Tag Archives: deaths

Ancestry – latest additions

These latest additions are fantastic news for those of us not able to visit the local Archives or LDS Church or those not wishing to visit or like me, want to do family history at my convenience and no one elses – yes after 5pm and before 9am!

So what has been added, well I am very, very pleased to say that over 8 million West Yorkshire parish registers record baptisms, marriages, burials and confirmations as far back as the English Civil War.  That’s good news but what records have been indexed and the original document uploaded and made available.

Here goes :-

West Yorkshire, Births and Baptisms 1813 – 1906

West Yorkshire, Deaths and Burials 1813 – 1985

West Yorkshire, Baptisms, Marriages and Burials, 1512 – 1812

West Yorkshire, Marriages and Banns, 1813 – 1921

West Yorkshire Confirmations 1859 – 1915

+ The Dade registers, named after the vicar that instigated them.  What do they include ? Parents names, grandparents names with occupations and addresses – now isn’t that a fantastic resource !

Edith Smith of Crofton was born in 1883 and was confirmed aged 18 on 15 February 1901.  Others that were confirmed at 6:30 on that Sunday before the Bishop of Wakefield were, Mary Berry of Spring Hill aged 15; Mary Ethel steele of Old Hall Lodge aged 15; Miriam Clark of Old Hall aged 18 and Mary McKay aged 17 also of Old Hall and Alice Blackburn of Crofton Tower aged 18 to name a few.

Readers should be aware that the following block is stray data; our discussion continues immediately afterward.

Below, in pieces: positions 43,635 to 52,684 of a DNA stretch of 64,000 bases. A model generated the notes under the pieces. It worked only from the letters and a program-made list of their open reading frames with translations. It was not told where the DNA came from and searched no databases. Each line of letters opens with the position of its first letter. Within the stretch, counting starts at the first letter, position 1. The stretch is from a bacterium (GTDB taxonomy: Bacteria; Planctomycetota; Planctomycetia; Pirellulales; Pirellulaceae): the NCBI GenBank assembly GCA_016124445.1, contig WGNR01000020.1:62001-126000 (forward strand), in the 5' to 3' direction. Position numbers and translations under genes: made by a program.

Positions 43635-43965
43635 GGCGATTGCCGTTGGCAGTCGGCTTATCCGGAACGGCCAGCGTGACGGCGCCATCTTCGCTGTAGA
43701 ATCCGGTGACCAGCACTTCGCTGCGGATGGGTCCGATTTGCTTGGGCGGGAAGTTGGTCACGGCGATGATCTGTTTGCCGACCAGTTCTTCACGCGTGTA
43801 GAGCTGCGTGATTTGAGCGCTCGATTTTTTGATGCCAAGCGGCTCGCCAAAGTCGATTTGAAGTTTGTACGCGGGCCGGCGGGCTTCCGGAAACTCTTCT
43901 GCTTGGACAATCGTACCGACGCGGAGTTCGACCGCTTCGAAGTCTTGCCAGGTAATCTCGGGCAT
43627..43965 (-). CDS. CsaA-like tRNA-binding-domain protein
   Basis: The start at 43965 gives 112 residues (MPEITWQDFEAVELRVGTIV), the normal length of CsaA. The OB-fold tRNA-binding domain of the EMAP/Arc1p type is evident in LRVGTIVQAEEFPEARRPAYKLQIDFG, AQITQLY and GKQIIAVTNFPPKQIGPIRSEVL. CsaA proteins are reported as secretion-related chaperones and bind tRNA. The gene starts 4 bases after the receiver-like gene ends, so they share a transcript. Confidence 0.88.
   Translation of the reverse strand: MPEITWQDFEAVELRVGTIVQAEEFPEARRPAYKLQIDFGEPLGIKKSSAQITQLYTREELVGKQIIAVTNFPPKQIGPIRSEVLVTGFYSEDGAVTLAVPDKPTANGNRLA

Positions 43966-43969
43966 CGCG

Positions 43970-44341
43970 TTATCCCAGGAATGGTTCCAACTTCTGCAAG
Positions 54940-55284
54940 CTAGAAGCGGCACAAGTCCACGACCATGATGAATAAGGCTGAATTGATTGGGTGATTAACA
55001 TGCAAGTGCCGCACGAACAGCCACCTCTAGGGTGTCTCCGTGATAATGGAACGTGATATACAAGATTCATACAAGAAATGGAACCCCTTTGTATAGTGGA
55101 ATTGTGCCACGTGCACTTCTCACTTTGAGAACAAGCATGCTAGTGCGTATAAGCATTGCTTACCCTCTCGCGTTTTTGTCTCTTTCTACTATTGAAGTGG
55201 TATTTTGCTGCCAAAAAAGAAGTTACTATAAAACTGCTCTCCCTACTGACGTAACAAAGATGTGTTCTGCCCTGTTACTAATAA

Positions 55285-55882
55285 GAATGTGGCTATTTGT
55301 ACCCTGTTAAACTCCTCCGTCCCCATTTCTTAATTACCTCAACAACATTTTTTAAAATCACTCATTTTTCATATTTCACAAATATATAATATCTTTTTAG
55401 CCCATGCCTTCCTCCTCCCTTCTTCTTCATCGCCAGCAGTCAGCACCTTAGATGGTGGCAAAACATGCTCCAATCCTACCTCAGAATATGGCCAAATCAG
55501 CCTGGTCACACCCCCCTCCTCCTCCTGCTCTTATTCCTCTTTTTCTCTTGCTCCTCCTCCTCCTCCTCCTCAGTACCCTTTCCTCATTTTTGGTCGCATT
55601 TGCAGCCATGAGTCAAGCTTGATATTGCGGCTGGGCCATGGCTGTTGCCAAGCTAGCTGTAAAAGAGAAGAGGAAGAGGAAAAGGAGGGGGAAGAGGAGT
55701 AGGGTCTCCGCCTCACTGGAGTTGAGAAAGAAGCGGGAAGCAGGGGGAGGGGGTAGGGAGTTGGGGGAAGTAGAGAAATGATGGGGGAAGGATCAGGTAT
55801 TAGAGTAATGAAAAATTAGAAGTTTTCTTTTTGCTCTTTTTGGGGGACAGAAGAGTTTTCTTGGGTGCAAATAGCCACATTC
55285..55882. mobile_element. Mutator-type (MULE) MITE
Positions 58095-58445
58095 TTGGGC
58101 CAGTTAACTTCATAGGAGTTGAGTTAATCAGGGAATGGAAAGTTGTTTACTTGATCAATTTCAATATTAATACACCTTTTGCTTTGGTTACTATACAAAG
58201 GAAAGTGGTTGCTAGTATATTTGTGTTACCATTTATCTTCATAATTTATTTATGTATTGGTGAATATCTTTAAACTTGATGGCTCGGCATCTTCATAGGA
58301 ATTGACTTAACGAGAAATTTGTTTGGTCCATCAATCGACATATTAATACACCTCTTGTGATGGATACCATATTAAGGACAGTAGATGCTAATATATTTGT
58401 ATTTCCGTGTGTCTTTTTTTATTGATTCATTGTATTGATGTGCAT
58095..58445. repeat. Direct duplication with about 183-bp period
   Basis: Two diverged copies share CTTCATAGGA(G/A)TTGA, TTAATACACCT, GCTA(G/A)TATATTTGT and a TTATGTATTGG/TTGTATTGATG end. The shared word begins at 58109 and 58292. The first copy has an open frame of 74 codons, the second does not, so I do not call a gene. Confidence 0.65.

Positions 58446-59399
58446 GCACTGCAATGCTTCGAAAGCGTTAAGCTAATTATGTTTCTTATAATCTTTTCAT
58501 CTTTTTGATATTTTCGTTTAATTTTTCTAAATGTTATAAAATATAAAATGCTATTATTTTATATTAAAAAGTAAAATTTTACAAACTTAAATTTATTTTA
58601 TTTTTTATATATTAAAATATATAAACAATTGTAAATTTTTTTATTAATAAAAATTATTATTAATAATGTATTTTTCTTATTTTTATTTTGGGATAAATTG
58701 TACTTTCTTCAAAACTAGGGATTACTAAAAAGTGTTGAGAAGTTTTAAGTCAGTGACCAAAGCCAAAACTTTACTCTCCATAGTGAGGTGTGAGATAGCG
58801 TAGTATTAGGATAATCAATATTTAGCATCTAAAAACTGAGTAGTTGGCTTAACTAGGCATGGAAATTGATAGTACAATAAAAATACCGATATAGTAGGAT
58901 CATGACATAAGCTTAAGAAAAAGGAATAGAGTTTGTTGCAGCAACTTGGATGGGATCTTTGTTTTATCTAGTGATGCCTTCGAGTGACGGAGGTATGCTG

Martha Bates aged 26, widow, daughter of Benjamin Siddle, Waterman was married to John George Patrick, 25, Batchelor, son of James Patrick on December 25 1869.  The witnesses were Francis Fledhill and Mary Jane Broughton – all signed the register with the exception of the bride, she Made Her Mark.

Joseph Officer was buried in All Saints Burial Ground on 3 January 1757.

Allan Douglas Riach was born on 2 December 1883 and baptised on 20 April 1884 in St Paul, Esholt, the son of John and Susan Riach.  John was a policeman.

Go on, visit Ancestry and see what a very useful resource this is, especially for overseas researchers

If you don’t have a subscription, pop down to your local library, you may be surprised that your library can access these records.